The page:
Many argue that such distinctions in terminology are hair splitting, but I insist that these semantic distinctions are vital to understanding the nature of armed conflicts and to successfully winning them. Political and military leadership are responsible for the reason and conduct of war. Lack of popular support or poor soldier morale may constitute critical vulnerabilities, but the burden of promoting support and morale lies squarely on the shoulders of leadership.


This business of elevating the population and the soldier to center of gravity status is a leading symptom of the Pavlov's Dog of War Syndrome--a dangerous meme that lingers from the Vietnam era that says, "We lost the war because the public failed to support it."

It's a dangerous mindset because it shifts blame away from the real culprits--the politicians and generals who shaped and persisted in bad policy and strategy.

Tomorrow: The Oil Spot Fallacy.


  1. I don't know that I would call people who blow up freshly built power plants patriots. It seems like the result is chaos and pain and the only goal is to achieve both hands on the rein for your own megalomaniac interests, not the good of the people.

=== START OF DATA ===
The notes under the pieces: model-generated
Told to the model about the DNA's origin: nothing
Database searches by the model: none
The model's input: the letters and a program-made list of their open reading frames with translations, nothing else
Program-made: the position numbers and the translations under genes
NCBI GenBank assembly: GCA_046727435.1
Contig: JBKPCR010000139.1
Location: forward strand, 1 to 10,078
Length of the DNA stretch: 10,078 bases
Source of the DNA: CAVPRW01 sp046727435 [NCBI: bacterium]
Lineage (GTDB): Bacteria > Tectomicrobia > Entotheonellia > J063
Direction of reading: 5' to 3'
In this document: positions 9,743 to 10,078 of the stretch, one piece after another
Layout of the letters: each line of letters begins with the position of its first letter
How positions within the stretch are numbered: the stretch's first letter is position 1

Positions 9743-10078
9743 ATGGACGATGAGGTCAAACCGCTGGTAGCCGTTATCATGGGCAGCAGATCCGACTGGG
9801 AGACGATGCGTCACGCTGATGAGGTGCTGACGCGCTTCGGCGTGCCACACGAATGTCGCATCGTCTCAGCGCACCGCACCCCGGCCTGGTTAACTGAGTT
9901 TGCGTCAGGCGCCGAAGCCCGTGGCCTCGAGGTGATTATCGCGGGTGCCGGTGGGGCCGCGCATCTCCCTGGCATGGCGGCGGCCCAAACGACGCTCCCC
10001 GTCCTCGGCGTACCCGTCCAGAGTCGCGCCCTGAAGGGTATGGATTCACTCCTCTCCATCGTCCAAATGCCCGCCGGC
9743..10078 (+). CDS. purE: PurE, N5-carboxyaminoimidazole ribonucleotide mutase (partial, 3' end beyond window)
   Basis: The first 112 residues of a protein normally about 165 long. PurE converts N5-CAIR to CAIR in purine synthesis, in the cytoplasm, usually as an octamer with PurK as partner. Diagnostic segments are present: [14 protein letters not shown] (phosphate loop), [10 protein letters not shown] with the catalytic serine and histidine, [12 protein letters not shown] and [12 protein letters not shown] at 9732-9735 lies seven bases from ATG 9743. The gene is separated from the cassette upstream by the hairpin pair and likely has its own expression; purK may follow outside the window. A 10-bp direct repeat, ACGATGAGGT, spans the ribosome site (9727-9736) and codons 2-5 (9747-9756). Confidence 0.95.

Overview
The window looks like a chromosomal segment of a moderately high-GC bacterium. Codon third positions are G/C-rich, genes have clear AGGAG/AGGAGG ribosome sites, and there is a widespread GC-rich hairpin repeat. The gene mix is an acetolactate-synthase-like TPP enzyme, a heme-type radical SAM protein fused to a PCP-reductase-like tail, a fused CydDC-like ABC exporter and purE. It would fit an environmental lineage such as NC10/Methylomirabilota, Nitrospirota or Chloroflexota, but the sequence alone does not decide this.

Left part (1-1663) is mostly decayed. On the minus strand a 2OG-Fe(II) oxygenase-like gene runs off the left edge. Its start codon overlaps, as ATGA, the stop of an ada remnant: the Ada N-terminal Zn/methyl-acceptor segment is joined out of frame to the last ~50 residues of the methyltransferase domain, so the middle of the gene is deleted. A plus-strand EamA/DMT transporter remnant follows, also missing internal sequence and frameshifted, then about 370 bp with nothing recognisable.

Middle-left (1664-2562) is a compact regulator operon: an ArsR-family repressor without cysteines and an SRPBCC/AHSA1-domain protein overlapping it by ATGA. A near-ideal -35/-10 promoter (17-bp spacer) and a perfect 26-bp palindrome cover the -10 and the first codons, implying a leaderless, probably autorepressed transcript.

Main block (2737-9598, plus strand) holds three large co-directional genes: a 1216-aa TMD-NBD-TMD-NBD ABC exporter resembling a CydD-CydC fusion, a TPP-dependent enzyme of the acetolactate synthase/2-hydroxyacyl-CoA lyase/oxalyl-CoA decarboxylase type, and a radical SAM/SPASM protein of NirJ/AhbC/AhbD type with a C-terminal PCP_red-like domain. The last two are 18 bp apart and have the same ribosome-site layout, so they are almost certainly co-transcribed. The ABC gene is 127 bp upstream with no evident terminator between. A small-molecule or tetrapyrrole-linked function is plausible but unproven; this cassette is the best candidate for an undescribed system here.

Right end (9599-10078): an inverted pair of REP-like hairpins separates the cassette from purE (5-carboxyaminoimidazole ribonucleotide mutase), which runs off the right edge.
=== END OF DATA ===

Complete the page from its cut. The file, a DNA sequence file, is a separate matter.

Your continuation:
I think the Iraqui people would rather have the invaders clean up, rebuild, leave a democratic system in place, and then fade away and be a far away business partner. I doubt they are saying to these Saddam system cronies, because that is what they are, "blow up that plant and seize power, patriot, I don't need electricity in my hospital room today".

    They lived with the bloddy rule of Saddam, they can live with an american presence, as long as there is order and electricity and jobs. There's this naive belief that people are better off being ruled by their own kind, as if their own kind is not likely to fry, torture and skewer them. Of course they are, Saddam was their own kind.

    Give people human rights, security and jobs, be clever about coordinating an international effort to achieve it, and people won't care so much if you are american, iraqui or japanese.